And, childhood obesity won’t get a foothold with the menu of Health-Check approved Extreme Kidz Pitas. The school lunch program offers four sandwich varieties, including Sweet Chicken Little, a warm pita packed with grilled chicken, tomato, cucumber, romaine lettuce and honey mustard with 223 calories and three grams of fat and the BBQ4U, jammed with grilled chicken, tomato, cucumber, romaine lettuce and barbecue sauce with 221 calories and three grams of fat.
But it’s about more than fat and calories, so for the past couple of years, the team challenged its suppliers to limit sodium in sauces and protein, which has led to a 30-per-cent reduction of salt, predominately in Extreme Pita’s protein, sauces and bread.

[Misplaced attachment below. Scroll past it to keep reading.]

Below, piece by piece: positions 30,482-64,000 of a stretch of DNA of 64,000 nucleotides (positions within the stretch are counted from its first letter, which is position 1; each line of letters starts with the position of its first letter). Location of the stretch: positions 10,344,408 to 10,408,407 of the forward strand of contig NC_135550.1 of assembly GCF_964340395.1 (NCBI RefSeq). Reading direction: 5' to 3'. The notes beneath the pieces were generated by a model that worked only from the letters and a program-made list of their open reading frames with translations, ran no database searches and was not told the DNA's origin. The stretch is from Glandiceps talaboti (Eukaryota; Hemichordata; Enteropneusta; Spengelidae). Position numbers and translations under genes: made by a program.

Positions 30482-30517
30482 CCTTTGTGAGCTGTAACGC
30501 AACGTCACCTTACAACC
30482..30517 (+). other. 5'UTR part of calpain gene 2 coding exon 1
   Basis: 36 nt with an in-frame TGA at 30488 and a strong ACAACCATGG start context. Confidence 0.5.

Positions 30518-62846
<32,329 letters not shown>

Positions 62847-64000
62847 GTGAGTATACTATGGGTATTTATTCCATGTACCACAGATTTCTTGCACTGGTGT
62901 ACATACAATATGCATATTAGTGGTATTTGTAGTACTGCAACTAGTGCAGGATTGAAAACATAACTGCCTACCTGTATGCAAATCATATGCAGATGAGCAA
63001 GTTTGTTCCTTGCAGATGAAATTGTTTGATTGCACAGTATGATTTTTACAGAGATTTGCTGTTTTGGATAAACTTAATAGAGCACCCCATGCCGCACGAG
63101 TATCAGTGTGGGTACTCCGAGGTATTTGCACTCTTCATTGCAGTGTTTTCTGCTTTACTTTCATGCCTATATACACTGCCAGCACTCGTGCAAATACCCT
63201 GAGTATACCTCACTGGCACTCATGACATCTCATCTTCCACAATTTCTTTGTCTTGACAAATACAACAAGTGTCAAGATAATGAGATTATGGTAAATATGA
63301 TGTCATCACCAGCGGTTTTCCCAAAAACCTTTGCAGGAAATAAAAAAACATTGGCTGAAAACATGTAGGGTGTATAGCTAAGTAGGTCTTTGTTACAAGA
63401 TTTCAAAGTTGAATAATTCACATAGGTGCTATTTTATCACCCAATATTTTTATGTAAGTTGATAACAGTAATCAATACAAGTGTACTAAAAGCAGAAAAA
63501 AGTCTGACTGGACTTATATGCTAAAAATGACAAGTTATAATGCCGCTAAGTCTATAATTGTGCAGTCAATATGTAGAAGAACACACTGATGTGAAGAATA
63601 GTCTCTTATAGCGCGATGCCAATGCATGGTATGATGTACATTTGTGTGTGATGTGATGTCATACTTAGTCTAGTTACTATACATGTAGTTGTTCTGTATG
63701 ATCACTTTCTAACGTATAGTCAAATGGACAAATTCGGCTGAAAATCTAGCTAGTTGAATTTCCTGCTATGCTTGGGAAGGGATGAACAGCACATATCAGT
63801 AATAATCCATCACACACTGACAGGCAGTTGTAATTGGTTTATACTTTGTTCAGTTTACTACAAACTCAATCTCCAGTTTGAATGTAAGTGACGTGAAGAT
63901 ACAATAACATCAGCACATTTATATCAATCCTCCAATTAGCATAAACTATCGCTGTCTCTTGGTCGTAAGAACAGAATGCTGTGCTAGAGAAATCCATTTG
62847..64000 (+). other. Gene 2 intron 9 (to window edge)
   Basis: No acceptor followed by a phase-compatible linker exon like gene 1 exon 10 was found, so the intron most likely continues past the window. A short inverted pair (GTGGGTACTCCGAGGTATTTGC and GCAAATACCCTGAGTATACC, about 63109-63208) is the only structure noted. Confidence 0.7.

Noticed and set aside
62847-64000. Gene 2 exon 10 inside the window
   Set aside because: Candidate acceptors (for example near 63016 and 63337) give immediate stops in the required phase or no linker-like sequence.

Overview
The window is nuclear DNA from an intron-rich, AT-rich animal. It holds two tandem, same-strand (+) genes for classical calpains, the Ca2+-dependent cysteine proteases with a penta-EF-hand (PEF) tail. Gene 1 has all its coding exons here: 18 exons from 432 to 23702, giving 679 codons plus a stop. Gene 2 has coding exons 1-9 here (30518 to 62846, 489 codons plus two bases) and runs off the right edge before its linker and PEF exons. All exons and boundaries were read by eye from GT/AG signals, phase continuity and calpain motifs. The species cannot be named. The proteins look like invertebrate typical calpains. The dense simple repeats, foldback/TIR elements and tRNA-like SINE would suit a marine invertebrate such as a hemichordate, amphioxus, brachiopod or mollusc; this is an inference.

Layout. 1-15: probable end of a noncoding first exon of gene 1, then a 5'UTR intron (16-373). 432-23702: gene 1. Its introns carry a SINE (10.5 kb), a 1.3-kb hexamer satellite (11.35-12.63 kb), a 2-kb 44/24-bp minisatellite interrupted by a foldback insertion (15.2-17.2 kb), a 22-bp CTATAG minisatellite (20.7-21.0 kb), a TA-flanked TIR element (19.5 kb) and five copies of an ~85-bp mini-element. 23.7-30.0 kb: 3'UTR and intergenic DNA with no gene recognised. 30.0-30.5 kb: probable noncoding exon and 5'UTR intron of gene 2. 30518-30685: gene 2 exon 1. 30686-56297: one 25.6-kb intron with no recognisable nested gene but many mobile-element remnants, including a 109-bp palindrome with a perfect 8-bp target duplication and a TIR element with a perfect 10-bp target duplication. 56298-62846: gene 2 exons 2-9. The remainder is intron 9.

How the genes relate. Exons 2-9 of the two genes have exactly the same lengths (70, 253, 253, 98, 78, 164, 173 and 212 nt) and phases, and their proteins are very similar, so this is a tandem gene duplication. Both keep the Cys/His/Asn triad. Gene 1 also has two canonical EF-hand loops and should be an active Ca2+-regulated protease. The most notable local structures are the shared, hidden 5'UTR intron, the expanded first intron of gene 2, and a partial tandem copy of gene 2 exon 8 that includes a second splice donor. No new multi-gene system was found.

Undoubtedly, healthy living and creating emotional connections with their customers is important to Alex, Mark and Black who eagerly finish each other sentences, discussing their brand’s nutritional accomplishments, likely influenced by their own young families, which combined include eight kids.
But the accomplishments at Extreme Pita weren’t the only victories this year. It was a good year at Mucho Burrito, too, with doubledigit same-store sales increases, the opening of the brand’s 50th location and the return of Cinco de Mayo celebrations, which was complemented by the launch of National Pita Day at Extreme Pita.
Five dollar burritos were the order of the day at Mucho on May 5and half-price pitas encouraged $1 customer donations on June 18 at Extreme Pita — the latter of which raised $50,000 for the Heart & Stroke Foundation.
The impact of two company celebrations was felt across Extreme Brand platforms, and all hands were on deck. “It was amazing to see,” enthuses Alex. “You got in the car on a Saturday and you started on one end, and not only did you see franchisees and their families and their employees, we ran into people from the office cleaning tables, greeting guests. That’s the kind of stuff that makes a difference.”